Tie vote, neighbors' objection sink plan for Bartlett wedding venue

A proposal for an all-inclusive wedding venue in Bartlett, to be called Ashton Gardens, has died after a tie vote by trustees.

Though Village President Kevin Wallace normally would have cast a tiebreaking vote, two factors required at least four of the six trustees to vote in favor of the plan for approval -- making his vote moot, he said.

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One was that more than 20 percent of the adjoining property owners had filed an objection to the proposal, Village Attorney Bryan Mraz said. The other was that the zoning board of appeals' 3-2 vote in favor of a parking variation was not enough to constitute a formal recommendation.

The residents behind the objection, who ultimately persuaded half the trustees to vote against the proposal, cited concerns about increased traffic, drunken driving and noise in their neighborhood.

Wallace said he could see both sides of the argument but, had he been required to break a tie, he probably would have voted in favor of the plan because he believes a wedding venue at the intersection of Devon and Prospect avenues would have been better than a strip mall or many other potential future uses of the site.

While he understands the neighbors' objections, he said his job is to look out for the interests of the entire village. The impact of a wedding venue only occasionally in use would have been far less than the impact of most other businesses, he added.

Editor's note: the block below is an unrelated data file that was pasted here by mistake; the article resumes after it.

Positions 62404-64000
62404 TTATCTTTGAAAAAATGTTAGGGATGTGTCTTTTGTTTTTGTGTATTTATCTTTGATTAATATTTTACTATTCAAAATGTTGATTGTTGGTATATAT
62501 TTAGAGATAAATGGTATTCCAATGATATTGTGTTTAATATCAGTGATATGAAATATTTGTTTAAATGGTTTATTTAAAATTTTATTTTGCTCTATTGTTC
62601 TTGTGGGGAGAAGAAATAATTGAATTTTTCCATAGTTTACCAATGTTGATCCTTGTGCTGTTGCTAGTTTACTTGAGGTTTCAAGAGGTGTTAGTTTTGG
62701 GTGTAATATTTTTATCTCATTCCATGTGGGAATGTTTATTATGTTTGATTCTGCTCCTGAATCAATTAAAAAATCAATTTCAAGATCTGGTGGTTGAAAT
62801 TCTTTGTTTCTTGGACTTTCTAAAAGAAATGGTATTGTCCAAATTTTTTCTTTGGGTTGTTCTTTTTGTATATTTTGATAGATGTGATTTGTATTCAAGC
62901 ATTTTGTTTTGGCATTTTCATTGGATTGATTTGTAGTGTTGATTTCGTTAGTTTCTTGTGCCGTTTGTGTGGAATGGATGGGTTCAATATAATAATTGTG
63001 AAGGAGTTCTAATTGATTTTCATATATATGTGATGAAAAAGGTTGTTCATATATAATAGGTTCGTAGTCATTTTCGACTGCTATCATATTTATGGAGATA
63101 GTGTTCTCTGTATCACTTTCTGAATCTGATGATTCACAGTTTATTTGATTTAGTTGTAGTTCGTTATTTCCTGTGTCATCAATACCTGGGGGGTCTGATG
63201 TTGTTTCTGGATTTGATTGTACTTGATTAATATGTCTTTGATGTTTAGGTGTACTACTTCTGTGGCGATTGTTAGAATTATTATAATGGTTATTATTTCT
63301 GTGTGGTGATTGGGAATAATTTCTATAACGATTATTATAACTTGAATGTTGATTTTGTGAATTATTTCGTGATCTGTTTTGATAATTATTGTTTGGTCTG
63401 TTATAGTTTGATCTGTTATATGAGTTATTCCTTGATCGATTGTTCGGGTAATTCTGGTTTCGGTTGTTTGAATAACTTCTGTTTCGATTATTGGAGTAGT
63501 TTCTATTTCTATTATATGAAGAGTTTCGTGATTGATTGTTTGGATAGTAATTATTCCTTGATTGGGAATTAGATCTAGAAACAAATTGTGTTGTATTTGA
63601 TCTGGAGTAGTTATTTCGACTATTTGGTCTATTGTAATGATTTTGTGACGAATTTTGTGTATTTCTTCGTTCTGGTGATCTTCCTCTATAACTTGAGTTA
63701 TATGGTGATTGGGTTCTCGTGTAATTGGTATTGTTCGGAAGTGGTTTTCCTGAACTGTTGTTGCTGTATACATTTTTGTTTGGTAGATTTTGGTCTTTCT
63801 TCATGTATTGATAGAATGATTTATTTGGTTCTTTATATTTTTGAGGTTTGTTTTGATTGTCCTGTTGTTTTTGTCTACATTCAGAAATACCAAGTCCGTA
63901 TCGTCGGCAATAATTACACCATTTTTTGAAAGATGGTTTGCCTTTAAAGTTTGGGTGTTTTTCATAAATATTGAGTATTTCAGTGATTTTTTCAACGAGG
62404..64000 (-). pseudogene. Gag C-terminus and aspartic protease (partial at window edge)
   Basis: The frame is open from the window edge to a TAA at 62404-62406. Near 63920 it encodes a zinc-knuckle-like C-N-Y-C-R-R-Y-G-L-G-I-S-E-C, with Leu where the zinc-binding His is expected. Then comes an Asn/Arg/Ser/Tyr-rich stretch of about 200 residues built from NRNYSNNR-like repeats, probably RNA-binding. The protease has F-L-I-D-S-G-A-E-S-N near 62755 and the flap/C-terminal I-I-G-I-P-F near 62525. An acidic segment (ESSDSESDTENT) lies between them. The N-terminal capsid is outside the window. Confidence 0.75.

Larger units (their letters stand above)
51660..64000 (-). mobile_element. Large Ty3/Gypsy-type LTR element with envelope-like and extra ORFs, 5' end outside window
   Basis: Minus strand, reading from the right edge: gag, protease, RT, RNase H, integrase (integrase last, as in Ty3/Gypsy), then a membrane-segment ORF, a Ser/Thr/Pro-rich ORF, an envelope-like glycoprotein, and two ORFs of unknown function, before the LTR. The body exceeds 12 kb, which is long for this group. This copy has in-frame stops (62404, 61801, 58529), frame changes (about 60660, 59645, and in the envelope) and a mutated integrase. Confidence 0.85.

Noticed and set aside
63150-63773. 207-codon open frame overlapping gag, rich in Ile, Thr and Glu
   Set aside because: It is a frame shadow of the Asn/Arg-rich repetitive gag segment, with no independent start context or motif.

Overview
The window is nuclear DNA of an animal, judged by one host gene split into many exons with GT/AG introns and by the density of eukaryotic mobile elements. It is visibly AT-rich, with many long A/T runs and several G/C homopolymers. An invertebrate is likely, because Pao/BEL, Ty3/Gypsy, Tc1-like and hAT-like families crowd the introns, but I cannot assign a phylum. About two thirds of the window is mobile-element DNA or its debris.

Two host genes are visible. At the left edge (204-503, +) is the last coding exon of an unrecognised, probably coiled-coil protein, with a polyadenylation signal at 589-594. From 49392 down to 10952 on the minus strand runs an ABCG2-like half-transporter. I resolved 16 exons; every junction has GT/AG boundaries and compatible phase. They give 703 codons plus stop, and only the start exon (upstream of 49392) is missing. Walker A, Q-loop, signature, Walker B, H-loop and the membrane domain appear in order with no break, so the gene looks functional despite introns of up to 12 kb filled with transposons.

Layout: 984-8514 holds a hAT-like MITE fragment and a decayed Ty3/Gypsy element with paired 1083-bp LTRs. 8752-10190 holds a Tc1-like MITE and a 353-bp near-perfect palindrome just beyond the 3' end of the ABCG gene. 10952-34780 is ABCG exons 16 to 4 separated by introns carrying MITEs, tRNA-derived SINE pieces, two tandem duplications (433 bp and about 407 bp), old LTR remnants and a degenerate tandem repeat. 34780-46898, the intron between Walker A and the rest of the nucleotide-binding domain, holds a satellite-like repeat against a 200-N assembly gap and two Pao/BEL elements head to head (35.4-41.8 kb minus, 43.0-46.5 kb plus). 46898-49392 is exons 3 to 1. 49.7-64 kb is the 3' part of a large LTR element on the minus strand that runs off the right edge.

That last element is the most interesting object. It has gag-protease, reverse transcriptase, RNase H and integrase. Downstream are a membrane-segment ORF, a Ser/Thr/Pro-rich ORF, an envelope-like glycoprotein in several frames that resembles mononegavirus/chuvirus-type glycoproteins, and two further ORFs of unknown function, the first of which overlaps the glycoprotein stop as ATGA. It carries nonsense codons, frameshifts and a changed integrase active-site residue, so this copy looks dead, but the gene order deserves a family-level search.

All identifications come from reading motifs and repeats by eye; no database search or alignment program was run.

No alternative location has been proposed by representatives of Texas-based Ashton Gardens -- at least not in Bartlett, Wallace said.

"They did a lot of homework of where they wanted to be," he added.

Ashton Gardens President Brad Schreiber could not be reached for comment Monday.

The company's proposal was for a 4,500-square-foot chapel and a separate reception building that would allow wedding attendees a quick and easy trip between the two.

On-site security would have ensured wedding attendees left the property in a safe manner, while the building's walls and privacy fence would have screened neighbors from sight and sound, Schreiber said previously.

Bartlett resident Eric Shipman said his concerns were a little different from those of closer neighbors, as he lives about half a mile away. He was mainly worried about a large vacant building being left behind near a residential area if the business failed.

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